KETCHIKAN, - Some Gravina Island property owners are asking the state Department of Transportation for $20 million worth of roads and ferry developments.
Critics have called the proposed Gravina bridge a bridge to nowhere, and "the easiest way to take care of that is to make 'somewhere' out of it," said Steve Seley, president of Pacific Log and Lumber on Gravina.
Seley said he wrote a letter to ask the state to build a road to Vallenar Point for $5 million, purchase a new ferry for $5 million and build two ferry terminals for about $10 million. He showed the letter to a neighbor, who asked to also sign the letter.
Several other Gravina Island owners also signed the request.
The Dec. 6 request calls for the state to spend the same amount it already spent studying the bridge project. And if the bridge does pass the legislative process, the $15 million for a ferry and terminals would be unnecessary, Seley said.
One of the ferry terminals would be built in or near Ward Cove, he said. The other would be on Gravina Island, perhaps near Rosa Reef. That plan would alleviate congestion in the 1,000-foot stretch of Tongass Narrows where five ferries, two barge companies and the Ketchikan Shipyard conduct operations, he said.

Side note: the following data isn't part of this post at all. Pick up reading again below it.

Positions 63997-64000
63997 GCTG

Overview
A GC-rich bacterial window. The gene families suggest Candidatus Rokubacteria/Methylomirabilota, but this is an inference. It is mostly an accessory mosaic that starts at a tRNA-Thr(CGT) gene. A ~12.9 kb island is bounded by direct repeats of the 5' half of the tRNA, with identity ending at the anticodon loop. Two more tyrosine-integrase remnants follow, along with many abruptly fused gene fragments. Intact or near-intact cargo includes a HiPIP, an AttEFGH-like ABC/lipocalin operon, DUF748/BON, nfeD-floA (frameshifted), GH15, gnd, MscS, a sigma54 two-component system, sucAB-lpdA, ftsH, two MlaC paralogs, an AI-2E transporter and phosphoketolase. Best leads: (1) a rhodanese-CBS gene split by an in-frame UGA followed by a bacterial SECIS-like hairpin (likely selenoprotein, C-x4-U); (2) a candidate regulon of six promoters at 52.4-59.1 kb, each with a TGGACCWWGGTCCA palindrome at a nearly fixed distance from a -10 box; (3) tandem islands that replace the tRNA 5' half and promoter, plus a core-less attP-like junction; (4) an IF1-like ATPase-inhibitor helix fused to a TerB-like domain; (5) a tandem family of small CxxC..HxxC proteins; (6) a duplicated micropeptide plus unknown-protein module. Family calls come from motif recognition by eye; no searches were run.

One member of the Gravina Island group, Eric Tyson, has land north of Ketchikan. He said the group was not asking state transportation officials to take $20 million away from the $223 million Congress initially earmarked for bridges and roads connecting Revillagigedo Island to the Ketchikan International Airport on Gravina.
"We're not asking for this instead of a bridge," Tyson said. "We just want to see some development over there."
The earmark for the Gravina project - as well as $229 million earmarked for a span linking Anchorage to the Matanuska-Susitna Kenai Peninsula over Knik Arm - was recently dropped by Congress, which let the state keep the money, leaving it up to state officials to figure out how to spend it.